In October 1943, the Mussolini regime collapsed and repatriation began by ship through South Africa and as the defeat of Germany loomed closer, it became a torrent. By 1945 Treasury began closing camps and dispersing the remaining inmates and refugees.

After the war in 1946-1947, Southern Rhodesia inherited the benefits of these camps including Vengere Township in Rusape, Diggleford School near Marondera, Beatrice Cottages in Mbare, certain structures in the King George VI Barracks in Salisbury, a government farm in Gatooma (later converted to the Cotton Research Board Training Institute), fully equipped workshops in Umvuma and buildings outside Masvingo (including an Italian church).

Internment Camps


Seventh-Day Adventist Church: Northern Rhodesia Mission Field

Seventh-Day Adventist Church

Northern Rhodesia Mission Field

The Northern Rhodesian Mission Field was organised in 1921. The territory covered Northern Rhodesia and the Caprivi Strip (a salient of Namibia that protrudes eastward for about 450 km from the north-eastern corner of Namibia. It is bordered by Botswana to the south, and by Angola and Zambia to the north).


  • 1905 – Rusangu Mission Station
  • 1917 – Musofu Mission Station
  • 1921 – Katima Mulilo Mission Station
  • 1925 – Muchenje Mission (re-opened 1934)
  • 1928 – Liumba Hill Mission Station

Native Missions

  • 1930 – Demu Mission
  • 1930 – Munenga Mission
  • 1931 – Sala Mission Station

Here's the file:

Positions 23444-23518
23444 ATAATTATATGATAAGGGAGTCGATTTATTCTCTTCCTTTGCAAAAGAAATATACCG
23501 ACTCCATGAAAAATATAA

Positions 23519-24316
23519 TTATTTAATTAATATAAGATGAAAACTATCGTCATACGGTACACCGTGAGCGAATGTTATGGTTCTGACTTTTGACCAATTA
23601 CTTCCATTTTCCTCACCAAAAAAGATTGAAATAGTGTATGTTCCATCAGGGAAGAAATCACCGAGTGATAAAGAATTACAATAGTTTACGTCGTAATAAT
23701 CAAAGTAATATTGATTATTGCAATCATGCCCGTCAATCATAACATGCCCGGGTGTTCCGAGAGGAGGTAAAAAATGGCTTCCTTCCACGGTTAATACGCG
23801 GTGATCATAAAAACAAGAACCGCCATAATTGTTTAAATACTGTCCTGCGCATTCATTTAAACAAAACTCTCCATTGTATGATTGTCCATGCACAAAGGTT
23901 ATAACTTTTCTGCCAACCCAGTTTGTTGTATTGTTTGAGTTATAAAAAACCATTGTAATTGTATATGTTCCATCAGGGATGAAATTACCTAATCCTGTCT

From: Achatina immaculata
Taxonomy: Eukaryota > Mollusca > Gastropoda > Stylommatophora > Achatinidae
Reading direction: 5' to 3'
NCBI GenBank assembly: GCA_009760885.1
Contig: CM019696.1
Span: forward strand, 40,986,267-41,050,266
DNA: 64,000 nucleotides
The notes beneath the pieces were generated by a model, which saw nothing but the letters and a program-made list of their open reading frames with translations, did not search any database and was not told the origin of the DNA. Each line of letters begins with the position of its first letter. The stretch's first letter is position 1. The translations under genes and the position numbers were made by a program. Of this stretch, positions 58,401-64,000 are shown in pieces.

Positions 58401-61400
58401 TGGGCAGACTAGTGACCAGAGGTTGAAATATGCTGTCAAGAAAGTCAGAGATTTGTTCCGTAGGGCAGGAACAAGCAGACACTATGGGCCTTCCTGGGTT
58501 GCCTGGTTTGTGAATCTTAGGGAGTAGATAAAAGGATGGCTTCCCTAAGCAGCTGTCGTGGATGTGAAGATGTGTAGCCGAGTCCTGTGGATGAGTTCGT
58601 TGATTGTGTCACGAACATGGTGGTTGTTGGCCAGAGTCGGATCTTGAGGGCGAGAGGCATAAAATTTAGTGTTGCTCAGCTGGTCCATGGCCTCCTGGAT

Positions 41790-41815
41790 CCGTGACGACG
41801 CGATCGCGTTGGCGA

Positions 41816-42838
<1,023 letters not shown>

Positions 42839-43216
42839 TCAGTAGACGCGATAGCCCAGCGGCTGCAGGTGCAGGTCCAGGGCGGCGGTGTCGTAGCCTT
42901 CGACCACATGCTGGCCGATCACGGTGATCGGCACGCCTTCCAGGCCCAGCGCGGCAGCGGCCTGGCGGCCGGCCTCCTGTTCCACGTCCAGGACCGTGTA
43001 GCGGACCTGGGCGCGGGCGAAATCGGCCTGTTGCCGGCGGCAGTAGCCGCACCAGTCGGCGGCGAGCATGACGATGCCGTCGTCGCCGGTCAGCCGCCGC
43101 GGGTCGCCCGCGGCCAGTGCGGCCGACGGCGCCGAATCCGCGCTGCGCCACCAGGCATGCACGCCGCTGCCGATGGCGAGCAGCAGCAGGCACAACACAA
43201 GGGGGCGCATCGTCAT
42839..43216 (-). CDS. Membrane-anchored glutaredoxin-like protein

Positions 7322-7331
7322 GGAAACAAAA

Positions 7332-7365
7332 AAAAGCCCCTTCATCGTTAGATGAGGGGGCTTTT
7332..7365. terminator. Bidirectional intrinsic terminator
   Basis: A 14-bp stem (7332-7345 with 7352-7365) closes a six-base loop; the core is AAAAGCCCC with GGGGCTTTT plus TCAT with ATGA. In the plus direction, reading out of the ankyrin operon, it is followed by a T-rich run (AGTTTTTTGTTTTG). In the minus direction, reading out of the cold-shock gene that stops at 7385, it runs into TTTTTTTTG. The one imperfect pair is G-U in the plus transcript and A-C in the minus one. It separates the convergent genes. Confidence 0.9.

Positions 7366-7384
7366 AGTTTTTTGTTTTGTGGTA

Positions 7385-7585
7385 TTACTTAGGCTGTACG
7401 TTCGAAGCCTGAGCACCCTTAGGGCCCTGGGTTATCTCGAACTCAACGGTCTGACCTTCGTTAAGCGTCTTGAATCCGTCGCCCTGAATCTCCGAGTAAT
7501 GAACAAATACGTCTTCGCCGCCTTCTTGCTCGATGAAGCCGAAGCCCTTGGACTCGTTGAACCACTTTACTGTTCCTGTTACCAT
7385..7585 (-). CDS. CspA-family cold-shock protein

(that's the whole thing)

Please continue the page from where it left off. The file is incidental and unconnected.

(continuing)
• 1933 – Sitote Misison Station
  • 1934 – Kuamba Mission
  • 1935 – Dimbwe Mission
  • 1935 – Kazungula Mission
  • 1936 – Tapo Mission Station


Seventh-Day Adventist Church: Liumba Hill Mission Station

Seventh-Day Adventist Church

Liumba Hill Mission Station

Samuel M Konigmacher established a school at Liumba Hill, Barotseland in 1928. Konigmacher had worked at Rusangu Mission and left to open Musofu Mission Station before opening Liumba Hill.

In 1935, a small dispensary was added and Konigmacher oversaw seven village schools.


Seventh-Day Adventist Church: Mwami Mission Station

Seventh-Day Adventist Church

Mwami Mission Station

The Mwami Mission Station was purchased by the Seventh-Day Adventists in 1925. Located 30km southeast of Chipata in the Eastern Province of Zambia and just 8km west of the Malawi-Zambia border, the mission was created to serve the people across that region. In 1927, a hospital with established at the station.